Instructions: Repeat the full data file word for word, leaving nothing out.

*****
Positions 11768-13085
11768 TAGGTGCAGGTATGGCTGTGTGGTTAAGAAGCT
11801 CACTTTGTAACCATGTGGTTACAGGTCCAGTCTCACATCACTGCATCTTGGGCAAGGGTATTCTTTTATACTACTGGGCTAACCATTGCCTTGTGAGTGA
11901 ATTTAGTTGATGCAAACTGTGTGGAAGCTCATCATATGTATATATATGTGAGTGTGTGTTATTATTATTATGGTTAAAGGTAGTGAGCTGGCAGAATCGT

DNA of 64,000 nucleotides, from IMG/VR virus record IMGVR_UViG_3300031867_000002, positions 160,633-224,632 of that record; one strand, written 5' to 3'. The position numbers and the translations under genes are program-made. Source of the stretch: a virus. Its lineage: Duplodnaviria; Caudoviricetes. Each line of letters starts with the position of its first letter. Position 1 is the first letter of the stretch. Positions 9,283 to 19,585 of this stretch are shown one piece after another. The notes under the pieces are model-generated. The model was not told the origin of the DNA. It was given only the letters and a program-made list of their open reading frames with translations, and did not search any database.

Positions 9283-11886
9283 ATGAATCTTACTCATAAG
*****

Positions 11768-13085
11768 TAGGTGCAGGTATGGCTGTGTGGTTAAGAAGCT
11801 CACTTTGTAACCATGTGGTTACAGGTCCAGTCTCACATCACTGCATCTTGGGCAAGGGTATTCTTTTATACTACTGGGCTAACCATTGCCTTGTGAGTGA
11901 ATTTAGTTGATGCAAACTGTGTGGAAGCTCATCATATGTATATATATGTGAGTGTGTGTTATTATTATTATGGTTAAAGGTAGTGAGCTGGCAGAATCGT

DNA of 64,000 nucleotides, from IMG/VR virus record IMGVR_UViG_3300031867_000002, positions 160,633-224,632 of that record; one strand, written 5' to 3'. The position numbers and the translations under genes are program-made. Source of the stretch: a virus. Its lineage: Duplodnaviria; Caudoviricetes. Each line of letters starts with the position of its first letter. Position 1 is the first letter of the stretch. Positions 9,283 to 19,585 of this stretch are shown one piece after another. The notes under the pieces are model-generated. The model was not told the origin of the DNA. It was given only the letters and a program-made list of their open reading frames with translations, and did not search any database.

Positions 9283-11886
9283 ATGAATCTTACTCATAAG